Creating Women's Residence Halls
One of the University's most pressing obligations in its first years was to provide adequate housing for its students. A successful college experience, President Harper believed, required adequate on-campus living quarters, although University officials conceded that they were not in a position to provide every student with housing. Residential opportunities for women students were particularly problematic, since plans for women's residence halls were still incomplete even after the University opened its doors in 1892. Rooms in boarding houses and apartments scattered around Hyde Park served as a temporary solution to the housing problem. In addition, administrators in 1893 temporarily reassigned female students to Snell Hall, a men's residence hall funded by a $60,000 gift from Henrietta Snell. Yet officials knew that relocating students to different locations on the campus was only a short-term solution and that sufficient housing would have to be built quickly to respond to the needs of the University's women students.
Deans of Women Alice Freeman Palmer and Marion Talbot made forceful cases to compel the University to provide suitable residences for women. Under their leadership and with the support of other University administrators, especially William Rainey Harper, major donors for women's housing were soon identified. Elizabeth Kelly, among the most important of them, had been married twice—first to Carlo Hull of Lower Sandusky, Ohio, and then Hiram Kelly of Sacramento, California. When Hiram died in 1889, he left Elizabeth a considerable fortune, which she used to support philanthropies including the University of Chicago. Elizabeth Kelly not only gave $62,000 dollars to build Kelly Hall in 1893, she also contributed an additional $70,000 six years later for Green Hall, named in honor of her parents. In a final act of great generosity, Kelly left $150,000 in her will to build the Classics Building, designated the "Hiram Kelly Memorial," which was completed in 1915.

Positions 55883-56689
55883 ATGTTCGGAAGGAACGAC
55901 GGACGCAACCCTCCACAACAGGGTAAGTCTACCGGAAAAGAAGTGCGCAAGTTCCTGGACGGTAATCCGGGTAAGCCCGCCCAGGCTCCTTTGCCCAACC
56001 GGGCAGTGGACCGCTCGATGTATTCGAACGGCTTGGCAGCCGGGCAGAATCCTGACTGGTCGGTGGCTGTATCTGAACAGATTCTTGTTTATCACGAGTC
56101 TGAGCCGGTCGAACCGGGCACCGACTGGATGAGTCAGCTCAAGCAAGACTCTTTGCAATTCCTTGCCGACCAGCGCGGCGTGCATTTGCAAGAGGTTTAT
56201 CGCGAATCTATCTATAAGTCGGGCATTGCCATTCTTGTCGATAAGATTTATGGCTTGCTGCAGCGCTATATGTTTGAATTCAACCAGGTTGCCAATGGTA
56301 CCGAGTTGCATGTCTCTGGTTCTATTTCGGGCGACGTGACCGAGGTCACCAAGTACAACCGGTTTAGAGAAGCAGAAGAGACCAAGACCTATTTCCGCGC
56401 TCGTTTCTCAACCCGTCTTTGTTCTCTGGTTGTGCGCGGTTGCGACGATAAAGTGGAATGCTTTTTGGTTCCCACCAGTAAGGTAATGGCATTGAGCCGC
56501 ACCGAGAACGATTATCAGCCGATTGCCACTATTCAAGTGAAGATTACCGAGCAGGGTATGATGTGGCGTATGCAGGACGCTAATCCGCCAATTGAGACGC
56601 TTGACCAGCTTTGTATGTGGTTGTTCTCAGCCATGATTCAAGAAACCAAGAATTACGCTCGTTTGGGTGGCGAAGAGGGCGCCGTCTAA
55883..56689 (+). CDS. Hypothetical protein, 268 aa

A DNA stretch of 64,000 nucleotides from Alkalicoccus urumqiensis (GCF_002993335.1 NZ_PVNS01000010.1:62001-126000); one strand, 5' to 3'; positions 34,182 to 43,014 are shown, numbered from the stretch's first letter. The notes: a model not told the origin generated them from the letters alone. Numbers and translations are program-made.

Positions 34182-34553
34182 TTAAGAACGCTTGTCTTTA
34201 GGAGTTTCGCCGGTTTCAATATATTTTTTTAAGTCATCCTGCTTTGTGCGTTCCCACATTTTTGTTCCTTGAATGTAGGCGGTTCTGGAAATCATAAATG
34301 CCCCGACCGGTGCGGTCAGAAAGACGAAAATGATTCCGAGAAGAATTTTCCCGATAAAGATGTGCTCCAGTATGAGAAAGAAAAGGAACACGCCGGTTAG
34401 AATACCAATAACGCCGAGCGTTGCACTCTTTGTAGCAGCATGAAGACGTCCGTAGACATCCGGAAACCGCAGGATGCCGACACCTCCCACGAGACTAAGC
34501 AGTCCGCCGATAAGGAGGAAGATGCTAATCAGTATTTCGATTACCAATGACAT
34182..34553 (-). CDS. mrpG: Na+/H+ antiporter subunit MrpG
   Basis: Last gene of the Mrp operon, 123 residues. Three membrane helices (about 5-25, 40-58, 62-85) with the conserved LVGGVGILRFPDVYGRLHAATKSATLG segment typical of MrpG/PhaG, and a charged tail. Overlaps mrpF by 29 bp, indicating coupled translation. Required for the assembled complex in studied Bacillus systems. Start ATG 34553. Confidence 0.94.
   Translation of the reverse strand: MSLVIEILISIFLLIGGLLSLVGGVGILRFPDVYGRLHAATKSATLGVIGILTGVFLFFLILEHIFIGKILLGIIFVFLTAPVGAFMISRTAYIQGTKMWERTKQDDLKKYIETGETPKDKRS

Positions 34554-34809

Other donors readily matched Kelly's enthusiasm. The same year that Kelly Hall was built, Mary Beecher and Nancy S. Foster each gave $50,000 to build two additional residence halls. Beecher Hall (named after the donor's late husband, Jerome) cost only a few thousand dollars more than the amount originally budgeted. Foster Hall, however, was both larger and more expensive than Kelly, Green, and Beecher Halls immediately to its north. Nancy Foster was born to a Scots-Irish family from New Hampshire and came to Chicago in 1840 as the wife of Dr. John H. Foster; she took up residence with her daughter after her husband's death in 1874. A Unitarian for much of her life, Foster's could have distanced herself from the early Baptist orientation of the University of Chicago, but she gave to the University freely without any direct solicitation. After the initial planning for Foster Hall was finished, University officials found that the building could not be erected for the amount donated. On instructions from Nancy Foster, however, her daughter assured the Board of Trustees that if the University built the residence hall, the family would pay the entire construction cost. Moreover, when the University decided to enlarge the building in 1900, Nancy Foster again agreed to pay the costs of expansion. In all, she gave more than $83,000 toward the building. Because of ill health, Foster was able to see the completed building only once before her death in 1901.